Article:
June 10, 2020
As Director of Risks and Investments, what is your vision of the Covid-19 crisis?
It's a new situation. This crisis is unique. While we often deal with disasters that can be serious but are most often limited in their occurrence and spread, we are witnessing a "total" crisis here: almost all countries are affected simultaneously, with more than half of the world's population confined to their homes, and economies at a standstill.
It is also a complex crisis. It is a health crisis, it has put our health systems under strain, causing more than 350,000 deaths to date. It is an economic crisis; the shutdown of our economies has sparked one of the worst recessions since WWII. It could become social, or even political, depending on the extent of the shock and the way in which governments respond to it.
Are you surprised by this crisis?
What was new was the decision taken by governments to confine their populations, causing our economies to come to a standstill beyond what we could have anticipated. This had not happened in previous pandemics, especially the most recent ones, in the 50s and 60s. We see a greater appreciation in the value of human life, and that is to be welcomed, but it has a huge impact on the economy.
This crisis is therefore surprising in its magnitude, but not in its matrix. It illustrates a major new phenomenon that we discussed in our last Future Risk Report: the interconnection of risks. Standardization of lifestyles and globalization now play a key role in the spread of risk. It is a powerful accelerator.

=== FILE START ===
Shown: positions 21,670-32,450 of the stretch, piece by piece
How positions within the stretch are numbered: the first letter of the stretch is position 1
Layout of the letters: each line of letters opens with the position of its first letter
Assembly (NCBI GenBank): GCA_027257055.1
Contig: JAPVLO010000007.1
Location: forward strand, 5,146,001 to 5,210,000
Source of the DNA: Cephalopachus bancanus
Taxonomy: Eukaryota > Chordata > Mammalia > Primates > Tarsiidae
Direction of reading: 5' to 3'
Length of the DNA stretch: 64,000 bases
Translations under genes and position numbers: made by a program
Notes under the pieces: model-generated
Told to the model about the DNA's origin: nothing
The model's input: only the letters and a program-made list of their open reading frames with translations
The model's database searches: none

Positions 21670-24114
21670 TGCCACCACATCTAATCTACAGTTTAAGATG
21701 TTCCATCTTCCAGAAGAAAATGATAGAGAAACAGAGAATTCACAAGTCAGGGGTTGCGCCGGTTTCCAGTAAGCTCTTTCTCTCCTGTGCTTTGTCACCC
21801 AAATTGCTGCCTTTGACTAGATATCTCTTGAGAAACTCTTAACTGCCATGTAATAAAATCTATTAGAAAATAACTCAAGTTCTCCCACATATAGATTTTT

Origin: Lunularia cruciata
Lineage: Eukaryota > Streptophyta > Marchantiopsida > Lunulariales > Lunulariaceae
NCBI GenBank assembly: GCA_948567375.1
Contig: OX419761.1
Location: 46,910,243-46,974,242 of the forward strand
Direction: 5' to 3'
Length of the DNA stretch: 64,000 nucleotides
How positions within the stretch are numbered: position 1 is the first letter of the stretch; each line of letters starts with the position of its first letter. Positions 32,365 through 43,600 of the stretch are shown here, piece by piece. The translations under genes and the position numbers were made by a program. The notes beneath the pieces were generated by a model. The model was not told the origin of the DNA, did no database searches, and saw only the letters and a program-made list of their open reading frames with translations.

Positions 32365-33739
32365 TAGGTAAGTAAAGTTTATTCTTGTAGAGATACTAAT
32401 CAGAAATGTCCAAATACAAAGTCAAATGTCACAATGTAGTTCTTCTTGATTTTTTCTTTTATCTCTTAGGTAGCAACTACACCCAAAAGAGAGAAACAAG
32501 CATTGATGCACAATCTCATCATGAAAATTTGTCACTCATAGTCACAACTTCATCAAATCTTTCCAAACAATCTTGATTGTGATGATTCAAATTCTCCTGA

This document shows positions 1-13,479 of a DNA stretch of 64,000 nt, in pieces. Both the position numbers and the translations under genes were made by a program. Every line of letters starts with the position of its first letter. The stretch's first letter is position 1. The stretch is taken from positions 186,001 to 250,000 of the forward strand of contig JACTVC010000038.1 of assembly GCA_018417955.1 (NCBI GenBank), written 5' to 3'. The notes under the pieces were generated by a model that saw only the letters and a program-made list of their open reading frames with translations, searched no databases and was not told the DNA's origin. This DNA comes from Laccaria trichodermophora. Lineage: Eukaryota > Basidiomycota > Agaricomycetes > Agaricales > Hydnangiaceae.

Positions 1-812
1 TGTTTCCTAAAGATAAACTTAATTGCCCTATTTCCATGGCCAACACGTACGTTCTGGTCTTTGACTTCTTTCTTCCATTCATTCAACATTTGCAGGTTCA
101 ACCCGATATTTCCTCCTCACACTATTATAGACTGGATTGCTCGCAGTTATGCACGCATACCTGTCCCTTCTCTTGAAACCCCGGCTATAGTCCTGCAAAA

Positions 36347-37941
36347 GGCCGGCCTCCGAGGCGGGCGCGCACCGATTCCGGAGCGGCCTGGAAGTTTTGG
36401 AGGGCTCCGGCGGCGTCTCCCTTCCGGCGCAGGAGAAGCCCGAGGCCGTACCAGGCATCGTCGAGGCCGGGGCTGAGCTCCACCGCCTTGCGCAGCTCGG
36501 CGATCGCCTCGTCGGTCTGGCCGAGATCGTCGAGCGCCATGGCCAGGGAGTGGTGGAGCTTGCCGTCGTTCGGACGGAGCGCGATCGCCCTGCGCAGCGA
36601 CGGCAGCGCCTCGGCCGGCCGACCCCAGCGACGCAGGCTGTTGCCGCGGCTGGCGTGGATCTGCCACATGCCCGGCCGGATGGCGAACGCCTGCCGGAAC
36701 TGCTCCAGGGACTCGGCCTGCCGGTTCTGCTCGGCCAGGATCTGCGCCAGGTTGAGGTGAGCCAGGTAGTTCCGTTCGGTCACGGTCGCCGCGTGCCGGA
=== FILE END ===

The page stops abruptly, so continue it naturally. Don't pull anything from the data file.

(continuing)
It should also be remembered that the world has experienced several epidemic episodes in recent years, even if they did not reach the pandemic stage. After the SARS episode in 2003, we saw companies in Asia asking to insure themselves against this type of risk, even though these contracts remained very rare. All these signals led us to develop a new actuarial model for pandemics, which we deployed before the current crisis began. It proved to be aligned with the reality of the situation.
Can insurers play a role in the face of such risks?
Insurers are already doing a lot. Wherever we are present, we are playing a role and honouring contracts, particularly in health and provident insurance. Sometimes we have even gone beyond that, by making exceptional solidarity efforts. AXA has mobilized nearly 400 million euros to help its clients and society.
The subject that has been the subject of debate is operating losses. This crisis revealed that this risk is not covered, or very rarely, in the event of a pandemic. The reason is simple: in the event of a pandemic, as in the case of war, everyone is affected at the same time. There can therefore be no risk pooling, which is an essential foundation of insurance.
But we can innovate. This is why we have launched, first of all in France, a strategy to bring together the State and private players to set up a mechanism to cover risks linked to pandemics, as is already the case for natural disasters. Only joint action by the public and private sectors, as well as pooling over time, can make it possible to cover such risks.
Will there be a before and after for insurance?
This crisis may be a tipping point for insurance. On the one hand, it has revealed the sector’s underestimation of health risks. While major pandemics seemed to be a thing of the past, this incident shows us that the risk is still present and that the "protection gap" remains significant. Moving forward, society will be even more demanding regarding their health.
On the other hand, this crisis reveals a transformation in the nature of risks. Pandemics, cyber risk, climate change, the threats are global and complex. They require coordinated responses between countries, with strong insurers to absorb the shocks and experts to understand the risks. AXA is one of these strong players. At the end of the day, this crisis fully affirms our strategic vision of desensitizing the company to financial risks and focusing on large risks and health.